Grow, Grow, Grow Your Boat.

Always be growing. Technology and innovation are continuously improving. The fact that we can instantly exchange information and cat videos across the globe means that we have unprecedented access to new information and ideas to help you improve virtually everything you can think of. Including your thinking.

New And Improved!

I worked in the advertising industry for 19 years before I started my own agency. But from day one, the technology and applications we implemented at The Weaponry were completely different than those I had previously used. Because we did our homework, and found new, smarter ways to perform our work. And to collaborate with our teammates and partners.

Today, as we close in our 4th birthday, we are challenging assumptions. We are open minded, and ready to advance as soon as the advancements are ready to be taken advantage of. And you should be too.

Key Takeaway

Once you have mastered the old way, start looking for the new way. Always be learning, growing and improving. Embrace change. Put innovation and advancements to work for you. They provide a competitive advantage. And if you don’t utilize them, your competition will.

Oh, and if you see me at CONEXPO, or out enjoying Las Vegas tonight, please stop by and say hi. Or bump my elbow with yours. Or point and smile. Just don’t shake hands. That’s the old way. Before the coronavirus inspired, new, smarter, safer techniques.

*If you know someone who could benefit from this message, please share it with them.

You are luckier than you realize.

I recently discussed my upcoming travel plans with my teenage daughter, Ava. I told her that the next morning I had a flight that left at 5:40am. Her jaw dropped. She looked at me in disbelief. Finally, she said, ‘You are sooo lucky!!!’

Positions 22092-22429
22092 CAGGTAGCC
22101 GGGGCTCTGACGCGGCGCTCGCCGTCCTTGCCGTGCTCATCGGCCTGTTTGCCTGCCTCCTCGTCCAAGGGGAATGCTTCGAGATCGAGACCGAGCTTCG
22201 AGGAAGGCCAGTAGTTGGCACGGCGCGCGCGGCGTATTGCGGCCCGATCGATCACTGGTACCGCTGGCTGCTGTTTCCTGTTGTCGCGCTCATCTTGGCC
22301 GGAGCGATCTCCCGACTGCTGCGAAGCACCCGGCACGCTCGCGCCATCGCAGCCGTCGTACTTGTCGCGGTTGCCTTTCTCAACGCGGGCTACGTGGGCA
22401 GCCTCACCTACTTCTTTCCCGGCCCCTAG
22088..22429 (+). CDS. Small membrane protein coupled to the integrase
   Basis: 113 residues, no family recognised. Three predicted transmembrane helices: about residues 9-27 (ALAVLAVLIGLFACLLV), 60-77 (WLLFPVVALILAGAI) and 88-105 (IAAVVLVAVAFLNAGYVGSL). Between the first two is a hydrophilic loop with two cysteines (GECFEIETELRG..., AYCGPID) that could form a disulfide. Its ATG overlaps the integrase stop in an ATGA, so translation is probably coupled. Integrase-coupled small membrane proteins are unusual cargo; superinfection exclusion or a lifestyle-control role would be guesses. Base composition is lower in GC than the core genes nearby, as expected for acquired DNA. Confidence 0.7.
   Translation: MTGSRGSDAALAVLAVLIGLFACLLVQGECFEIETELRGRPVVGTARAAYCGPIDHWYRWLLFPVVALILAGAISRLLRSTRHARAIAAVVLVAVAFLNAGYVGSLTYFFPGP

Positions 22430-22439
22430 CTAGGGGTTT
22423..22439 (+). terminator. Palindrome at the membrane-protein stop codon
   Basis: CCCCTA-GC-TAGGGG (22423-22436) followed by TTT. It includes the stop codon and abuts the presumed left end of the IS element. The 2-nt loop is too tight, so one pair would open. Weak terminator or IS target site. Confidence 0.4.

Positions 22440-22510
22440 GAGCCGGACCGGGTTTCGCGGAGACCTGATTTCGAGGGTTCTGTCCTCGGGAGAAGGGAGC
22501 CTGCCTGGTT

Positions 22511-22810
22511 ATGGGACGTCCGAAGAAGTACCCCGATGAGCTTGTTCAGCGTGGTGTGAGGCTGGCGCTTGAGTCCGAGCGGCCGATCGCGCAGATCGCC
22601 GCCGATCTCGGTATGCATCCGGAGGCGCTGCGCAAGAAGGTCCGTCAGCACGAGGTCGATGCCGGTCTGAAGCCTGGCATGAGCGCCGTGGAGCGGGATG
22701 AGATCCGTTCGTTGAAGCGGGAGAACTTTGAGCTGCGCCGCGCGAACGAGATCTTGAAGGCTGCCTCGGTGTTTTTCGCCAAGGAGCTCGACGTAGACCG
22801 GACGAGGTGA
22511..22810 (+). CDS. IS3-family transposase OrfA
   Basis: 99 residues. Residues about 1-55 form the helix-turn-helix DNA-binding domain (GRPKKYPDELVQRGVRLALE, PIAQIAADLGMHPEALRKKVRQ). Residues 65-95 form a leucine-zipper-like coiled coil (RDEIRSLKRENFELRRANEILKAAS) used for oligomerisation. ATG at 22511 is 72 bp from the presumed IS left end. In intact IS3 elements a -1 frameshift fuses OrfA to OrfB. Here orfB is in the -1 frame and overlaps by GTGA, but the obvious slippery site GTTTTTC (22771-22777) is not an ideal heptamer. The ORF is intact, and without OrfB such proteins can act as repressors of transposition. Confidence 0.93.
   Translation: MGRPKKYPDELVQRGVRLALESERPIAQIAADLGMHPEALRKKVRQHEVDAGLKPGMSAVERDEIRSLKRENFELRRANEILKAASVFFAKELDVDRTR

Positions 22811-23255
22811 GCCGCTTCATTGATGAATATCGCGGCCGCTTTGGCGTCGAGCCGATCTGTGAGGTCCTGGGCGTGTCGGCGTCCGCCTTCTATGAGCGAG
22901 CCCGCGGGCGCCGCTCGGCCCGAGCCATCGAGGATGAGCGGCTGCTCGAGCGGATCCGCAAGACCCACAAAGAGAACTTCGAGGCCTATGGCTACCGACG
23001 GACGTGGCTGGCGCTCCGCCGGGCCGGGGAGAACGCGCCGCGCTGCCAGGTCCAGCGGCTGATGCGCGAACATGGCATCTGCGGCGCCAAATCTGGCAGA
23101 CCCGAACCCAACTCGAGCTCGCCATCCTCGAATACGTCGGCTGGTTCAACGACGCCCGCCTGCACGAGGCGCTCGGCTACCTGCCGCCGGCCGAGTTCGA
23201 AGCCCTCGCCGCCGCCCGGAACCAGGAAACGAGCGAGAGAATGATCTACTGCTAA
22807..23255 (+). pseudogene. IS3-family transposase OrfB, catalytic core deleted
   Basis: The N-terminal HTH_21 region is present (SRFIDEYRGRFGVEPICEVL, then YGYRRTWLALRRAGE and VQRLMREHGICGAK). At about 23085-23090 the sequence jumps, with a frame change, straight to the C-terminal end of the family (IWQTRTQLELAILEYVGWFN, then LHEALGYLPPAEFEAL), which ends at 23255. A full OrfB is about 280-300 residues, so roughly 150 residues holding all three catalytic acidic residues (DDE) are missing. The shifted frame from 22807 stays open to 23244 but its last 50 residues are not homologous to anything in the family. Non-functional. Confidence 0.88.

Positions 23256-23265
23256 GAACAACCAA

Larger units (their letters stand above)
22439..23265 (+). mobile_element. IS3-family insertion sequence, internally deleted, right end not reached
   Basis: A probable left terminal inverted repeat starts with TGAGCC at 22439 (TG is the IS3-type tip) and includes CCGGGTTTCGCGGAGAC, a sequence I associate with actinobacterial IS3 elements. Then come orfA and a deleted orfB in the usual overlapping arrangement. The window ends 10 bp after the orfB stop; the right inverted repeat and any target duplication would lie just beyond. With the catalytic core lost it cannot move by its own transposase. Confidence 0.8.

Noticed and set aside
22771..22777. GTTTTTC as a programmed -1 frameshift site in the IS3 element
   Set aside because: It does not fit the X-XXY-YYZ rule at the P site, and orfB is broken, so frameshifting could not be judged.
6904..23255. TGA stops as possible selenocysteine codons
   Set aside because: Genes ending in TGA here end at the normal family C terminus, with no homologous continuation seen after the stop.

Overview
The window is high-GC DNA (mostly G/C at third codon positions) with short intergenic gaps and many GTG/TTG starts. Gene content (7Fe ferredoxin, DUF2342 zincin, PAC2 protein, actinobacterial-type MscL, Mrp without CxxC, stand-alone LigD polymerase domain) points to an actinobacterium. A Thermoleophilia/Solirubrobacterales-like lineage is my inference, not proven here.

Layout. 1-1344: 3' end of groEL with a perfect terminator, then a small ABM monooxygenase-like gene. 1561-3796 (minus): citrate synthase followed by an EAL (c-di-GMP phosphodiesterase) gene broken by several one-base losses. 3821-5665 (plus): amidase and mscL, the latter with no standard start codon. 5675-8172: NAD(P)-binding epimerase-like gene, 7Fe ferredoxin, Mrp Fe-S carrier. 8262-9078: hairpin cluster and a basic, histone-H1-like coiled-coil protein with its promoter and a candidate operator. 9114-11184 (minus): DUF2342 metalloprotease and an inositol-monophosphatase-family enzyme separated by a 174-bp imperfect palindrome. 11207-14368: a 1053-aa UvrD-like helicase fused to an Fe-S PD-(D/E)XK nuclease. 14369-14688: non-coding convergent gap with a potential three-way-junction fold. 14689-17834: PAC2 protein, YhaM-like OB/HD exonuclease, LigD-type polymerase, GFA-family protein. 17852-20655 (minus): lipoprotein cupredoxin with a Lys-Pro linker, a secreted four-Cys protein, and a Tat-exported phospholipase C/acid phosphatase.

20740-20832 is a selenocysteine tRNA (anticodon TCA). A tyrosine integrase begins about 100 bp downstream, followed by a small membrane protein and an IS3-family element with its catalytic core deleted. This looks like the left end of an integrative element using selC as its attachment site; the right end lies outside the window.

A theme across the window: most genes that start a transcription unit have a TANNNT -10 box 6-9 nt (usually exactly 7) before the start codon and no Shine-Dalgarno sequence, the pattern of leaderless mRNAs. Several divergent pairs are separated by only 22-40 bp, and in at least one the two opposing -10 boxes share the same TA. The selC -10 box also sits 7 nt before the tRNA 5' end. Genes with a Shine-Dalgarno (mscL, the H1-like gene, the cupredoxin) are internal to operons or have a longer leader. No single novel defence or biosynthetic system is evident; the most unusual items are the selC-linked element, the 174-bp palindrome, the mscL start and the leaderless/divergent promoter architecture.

I was not sure she understood what I had said. I clarified that my flight left at 5:40, AM. Which is the morning one. She said, ‘I know.’

I asked, ‘What time do you think I need to get up to make a 5:40am flight?’ She ran some quick calculations in her head and confidently replied, ‘4:00am.’ Which both Steve Harvey and Richard Dawson’s surveys said was the number one answer on the board.

I asked, ‘Then why do you think I am so lucky? To which she responded:

‘You are lucky because you get to go on a trip! For work! Dad, you are getting paid to travel! Which means you are killing it! Plus, you love your job. And you won’t be working the entire time. So you’ll get to enjoy some good meals and free time in a fun city. And I have to go to school.’

-Ava Albrecht (14 y/o)
Me and my daughter, Ava, and some Chihuly glass.

From The Mouths of Babes

What a great perspective. When I was planning the launch of my advertising and idea agency, The Weaponry I dreamed of the day that a client would pay me to travel for business. Today, we have 3 Weapons traveling to Las Vegas for a week to do important work for one of our great clients. And I am feeling extremely lucky. Like a rabbit with its lucky rabbit’s feet all still attached.

One Last Reminder

As I boarded my flight at 5am, I spotted my friend Mark in line behind me. We greeted each other enthusiastically. He told me that he and his family were headed to Costa Rica for spring break. He continued, ‘I assume you are traveling for business.’ I confirmed that I was. To which he responded, ‘Yeah, but you love your work.’

Indeed I do. Which makes me really lucky.

Key Takeaway.

If you enjoy your work you are lucky. If you get paid to travel you are lucky. If you start a business and attract customers or clients who dig what you do, you are lucky. It is easy to lose sight of your good fortune. Or to take it for granted. So this is a simple reminder that having family and friends to remind your of the good things in your life is lucky too. Have a great day! I hope you kill it!

*If you know someone who could use this reminder, please share it with them.

Happy Leap Day! Now make your extra day count.

Happy Leap Day! February 29th is your lucky day. In fact, it’s luckier than a 5-leaf clover. And it’s rarer than a mooing steak. In fact, it is so rare that it only happens every 4 years. Like the Olympics, a Presidential election, or Halley’s Comet.

Opportunity Day!